This ice cream shop doesn't need any freezers

An Air Force veteran has created an ice cream empire using liquid nitrogen.

This Ice Cream Shop Doesn't Need Any Freezers

By Food and Beverage FOXBusiness

Americans love their ice cream.

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It’s estimated that the average American consumes almost 22 pounds of the creamy treat a year. And it’s big business too, with sales of the frozen dessert reaching $5.4 billion a year in 2014, according to data from IRI, a Chicago-based research firm.

Now, one former Air Force mechanic is hoping to change how it’s made.

“Think about it as cold plate ice cream on steroids,” Jerry Hancock, CEO and founder of Sub Zero Ice Cream, tells FOXBusiness.com.

Hancock first got the idea for ice cream made with liquid nitrogen as his restaurant business was failing and someone told him to add ice cream to the menu.

“I knew we had to be different. And the only thing that I could think of is to make it more custom than what was already out there.”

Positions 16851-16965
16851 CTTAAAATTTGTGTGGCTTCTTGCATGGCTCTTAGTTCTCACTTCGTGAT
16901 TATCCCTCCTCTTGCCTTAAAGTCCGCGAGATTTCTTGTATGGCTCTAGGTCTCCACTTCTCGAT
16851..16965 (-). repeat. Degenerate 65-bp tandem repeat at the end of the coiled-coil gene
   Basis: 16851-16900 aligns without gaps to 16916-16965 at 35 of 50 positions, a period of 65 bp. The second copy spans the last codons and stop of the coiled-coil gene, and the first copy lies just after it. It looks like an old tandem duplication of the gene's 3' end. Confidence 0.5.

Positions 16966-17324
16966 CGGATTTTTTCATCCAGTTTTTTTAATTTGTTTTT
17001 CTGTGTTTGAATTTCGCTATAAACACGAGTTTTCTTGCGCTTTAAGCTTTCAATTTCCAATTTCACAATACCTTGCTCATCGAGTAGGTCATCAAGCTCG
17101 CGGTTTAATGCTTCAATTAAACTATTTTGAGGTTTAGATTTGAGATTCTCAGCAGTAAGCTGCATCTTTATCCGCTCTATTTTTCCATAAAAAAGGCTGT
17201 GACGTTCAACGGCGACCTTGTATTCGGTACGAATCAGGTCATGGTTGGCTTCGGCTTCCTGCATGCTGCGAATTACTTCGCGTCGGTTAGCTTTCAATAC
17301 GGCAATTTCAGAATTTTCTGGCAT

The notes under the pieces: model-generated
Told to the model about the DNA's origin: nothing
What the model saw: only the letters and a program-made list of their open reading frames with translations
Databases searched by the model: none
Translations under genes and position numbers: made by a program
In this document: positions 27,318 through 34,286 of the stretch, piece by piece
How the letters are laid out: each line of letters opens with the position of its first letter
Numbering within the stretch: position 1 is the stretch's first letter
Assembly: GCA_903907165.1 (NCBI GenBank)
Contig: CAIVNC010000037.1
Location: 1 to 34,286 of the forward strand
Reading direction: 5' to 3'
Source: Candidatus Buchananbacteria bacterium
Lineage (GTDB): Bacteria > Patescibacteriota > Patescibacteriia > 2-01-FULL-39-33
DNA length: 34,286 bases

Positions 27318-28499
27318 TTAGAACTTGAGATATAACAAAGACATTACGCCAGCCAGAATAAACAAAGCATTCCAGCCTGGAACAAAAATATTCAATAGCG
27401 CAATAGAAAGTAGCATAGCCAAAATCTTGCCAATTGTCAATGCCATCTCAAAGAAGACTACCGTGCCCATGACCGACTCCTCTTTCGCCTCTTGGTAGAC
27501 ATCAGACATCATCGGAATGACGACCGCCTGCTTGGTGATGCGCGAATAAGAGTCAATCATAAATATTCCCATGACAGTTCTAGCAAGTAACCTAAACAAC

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That’s when he came across an article on nitrogen and began testing out the idea of using it to make ice cream.

“We tested it for about two years before we came up with the method.”

Sub Zero Ice Cream officially launched in 2004 as the nation’s first liquid nitrogen ice cream franchise.

Hancock says his military background and degree in chemistry were the key components that helped bring this idea to life. The problem with traditional ice cream, he says, is that 50% of it is air whipped.

“We found that a lot of people have problems eating normal ice cream where they won’t with this as far as their stomach goes. And, that has to do with the air content.”

With Sub Zero, “Nitrogen flash freezes the ice cream which makes it a smoother texture and it has less air whip, so it’s a more premium product,” he adds.

Sub Zero Ice Cream now has 54 locations around the world with plans to expand even more.

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“We anticipate that the growth is going to increase. We’re growing at about 20 stores per year and I think we will grow to about 50 stores per year in the next year or so,” he says.

The concept of using nitrogen instead of freezers doesn’t sit well with everyone, however.

“Everybody asks, ‘is this safe?’ But nobody doesn’t eat it,” he says. “It is very safe. It’s as safe as breathing because nitrogen is 78% of the atmosphere—so 78% percent of the air we breathe is made of nitrogen.”

 

 

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